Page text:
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Old 05-05-2018, 12:06 PM
Status: "one of the wettest from the standpoint of water" (set 29 days ago)
 
Location: Denver CO
18,932 posts, read 9,971,795 times
Reputation: 27692

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How nice that people think they get to decide the one and only path that women are allowed to follow.

If you choose to not have a child later in life, then don't, no one is making you. Keep your nose out of other women's lives, they are none of your business.
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Old 05-05-2018, 12:09 PM
 
Location: The analog world
15,502 posts, read 8,700,597 times
Reputation: 20786
Quote:
Originally Posted by suitcasemom View Post
I think this is where our generation has gone wrong. The ideal age to have children is 20-30. anything above that is not a good idea. and not safe or healthy.
Oh good God! Not safe or healthy? Plenty of women have great pregnancies and perfectly healthy children in their thirties and beyond, including me. Both of my husband's grandmothers had babies in their forties, and one of my grandmothers did. It's a sign of overall health and longevity when a woman can conceive and give birth, especially in the absence of fertility support, in the forties and beyond. BTW, all three of those women lived well into their nineties.

Last edited by randomparent; 05-05-2018 at 12:26 PM..
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Old 05-05-2018, 12:20 PM
 
Location: Houston, TX
13,038 posts, read 7,337,524 times
Reputation: 27058
Quote:
Originally Posted by BrooklynDad85 View Post
I mean, guys have been having kids in their 50s for forever now. It only seems fair that women should too, if science has made it safe! I understand a woman's desire to progress in her career before starting a family.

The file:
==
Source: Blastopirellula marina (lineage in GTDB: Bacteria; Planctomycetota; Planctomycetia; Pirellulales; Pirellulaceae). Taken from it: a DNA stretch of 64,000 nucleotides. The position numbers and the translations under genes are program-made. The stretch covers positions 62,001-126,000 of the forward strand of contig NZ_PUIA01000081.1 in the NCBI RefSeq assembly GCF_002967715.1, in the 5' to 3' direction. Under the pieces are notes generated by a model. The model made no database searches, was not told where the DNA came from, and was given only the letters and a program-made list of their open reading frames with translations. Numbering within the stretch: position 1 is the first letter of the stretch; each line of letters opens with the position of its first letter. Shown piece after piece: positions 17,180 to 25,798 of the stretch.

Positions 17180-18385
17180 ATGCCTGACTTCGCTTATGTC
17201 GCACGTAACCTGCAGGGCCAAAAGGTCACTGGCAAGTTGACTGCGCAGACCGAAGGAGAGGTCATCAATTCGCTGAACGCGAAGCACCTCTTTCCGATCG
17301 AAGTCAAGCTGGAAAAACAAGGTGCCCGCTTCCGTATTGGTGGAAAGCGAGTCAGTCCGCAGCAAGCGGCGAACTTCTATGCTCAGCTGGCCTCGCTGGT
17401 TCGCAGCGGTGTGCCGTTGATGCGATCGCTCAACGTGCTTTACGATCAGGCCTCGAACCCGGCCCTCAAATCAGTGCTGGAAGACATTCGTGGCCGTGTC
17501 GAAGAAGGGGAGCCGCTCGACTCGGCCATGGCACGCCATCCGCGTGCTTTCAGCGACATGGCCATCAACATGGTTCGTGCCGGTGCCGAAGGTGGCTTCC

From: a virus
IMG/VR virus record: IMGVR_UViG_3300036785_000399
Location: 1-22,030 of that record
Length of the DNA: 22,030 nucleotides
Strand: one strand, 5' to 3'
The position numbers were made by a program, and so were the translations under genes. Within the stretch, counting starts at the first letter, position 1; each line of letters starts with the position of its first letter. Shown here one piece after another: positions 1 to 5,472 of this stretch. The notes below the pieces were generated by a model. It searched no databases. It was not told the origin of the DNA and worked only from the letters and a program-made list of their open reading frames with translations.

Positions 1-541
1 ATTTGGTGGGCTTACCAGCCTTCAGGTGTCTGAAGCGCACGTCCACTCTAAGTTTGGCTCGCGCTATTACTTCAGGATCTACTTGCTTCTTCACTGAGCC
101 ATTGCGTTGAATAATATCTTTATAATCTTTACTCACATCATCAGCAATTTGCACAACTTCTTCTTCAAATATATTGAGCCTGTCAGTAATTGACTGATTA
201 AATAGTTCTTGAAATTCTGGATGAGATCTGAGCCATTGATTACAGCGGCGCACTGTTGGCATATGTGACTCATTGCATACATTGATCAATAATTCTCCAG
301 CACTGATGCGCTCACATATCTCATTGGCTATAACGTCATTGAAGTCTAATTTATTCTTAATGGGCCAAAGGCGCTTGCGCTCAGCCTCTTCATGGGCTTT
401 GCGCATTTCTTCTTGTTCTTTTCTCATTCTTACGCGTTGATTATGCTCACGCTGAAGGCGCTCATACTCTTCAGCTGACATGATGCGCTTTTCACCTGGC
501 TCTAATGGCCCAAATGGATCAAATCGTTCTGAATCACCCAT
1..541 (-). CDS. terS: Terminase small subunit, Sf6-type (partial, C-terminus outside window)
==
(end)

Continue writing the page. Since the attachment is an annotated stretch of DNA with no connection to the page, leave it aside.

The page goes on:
This. Not only that, it's so freaking expensive to live nowadays that it's hardly surprising that people can't afford to raise kids until they're nearly in the grave. People will be judged for anything, apparently. It takes time, sometimes decades to become financially stable. If people have children before then, they are judged for not having enough money to raise them properly. If they wait until they are much older, they are judged for being too old to raise them properly
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Old 05-05-2018, 12:35 PM
 
Location: The Jar
20,071 posts, read 13,715,666 times
Reputation: 36706
I'd rather see a happily married 50 year old woman have a child than some irresponsible 14 year old/teen- who no doubt would be dependant on the government/state/taxpayers to pay for her goof.
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Old 05-05-2018, 01:11 PM
Status: "Autumn!" (set 26 days ago)
 
Location: Foot of the Rockies
84,898 posts, read 98,651,125 times
Reputation: 31324
Quote: